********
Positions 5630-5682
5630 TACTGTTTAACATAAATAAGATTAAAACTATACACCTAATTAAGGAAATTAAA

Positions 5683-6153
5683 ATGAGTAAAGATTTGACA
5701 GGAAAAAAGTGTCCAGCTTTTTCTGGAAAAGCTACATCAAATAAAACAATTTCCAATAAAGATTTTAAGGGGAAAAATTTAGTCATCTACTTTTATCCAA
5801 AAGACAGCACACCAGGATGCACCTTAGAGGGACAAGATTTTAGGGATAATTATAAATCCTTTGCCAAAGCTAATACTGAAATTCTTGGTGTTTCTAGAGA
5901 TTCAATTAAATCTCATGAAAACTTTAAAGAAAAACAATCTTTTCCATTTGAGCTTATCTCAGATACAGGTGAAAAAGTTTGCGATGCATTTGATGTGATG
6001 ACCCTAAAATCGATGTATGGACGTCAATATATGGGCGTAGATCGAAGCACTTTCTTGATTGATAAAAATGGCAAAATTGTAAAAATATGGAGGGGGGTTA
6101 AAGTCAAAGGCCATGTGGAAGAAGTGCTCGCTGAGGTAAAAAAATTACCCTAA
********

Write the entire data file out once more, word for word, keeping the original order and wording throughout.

Positions 5630-5682
5630 TACTGTTTAACATAAATAAGATTAAAACTATACACCTAATTAAGGAAATTAAA

Positions 5683-6153
5683 ATGAGTAAAGATTTGACA
5701 GGAAAAAAGTGTCCAGCTTTTTCTGGAAAAGCTACATCAAATAAAACAATTTCCAATAAAGATTTTAAGGGGAAAAATTTAGTCATCTACTTTTATCCAA
5801 AAGACAGCACACCAGGATGCACCTTAGAGGGACAAGATTTTAGGGATAATTATAAATCCTTTGCCAAAGCTAATACTGAAATTCTTGGTGTTTCTAGAGA
5901 TTCAATTAAATCTCATGAAAACTTTAAAGAAAAACAATCTTTTCCATTTGAGCTTATCTCAGATACAGGTGAAAAAGTTTGCGATGCATTTGATGTGATG
6001 ACCCTAAAATCGATGTATGGACGTCAATATATGGGCGTAGATCGAAGCACTTTCTTGATTGATAAAAATGGCAAAATTGTAAAAATATGGAGGGGGGTTA
6101 AAGTCAAAGGCCATGTGGAAGAAGTGCTCGCTGAGGTAAAAAAATTACCCTAA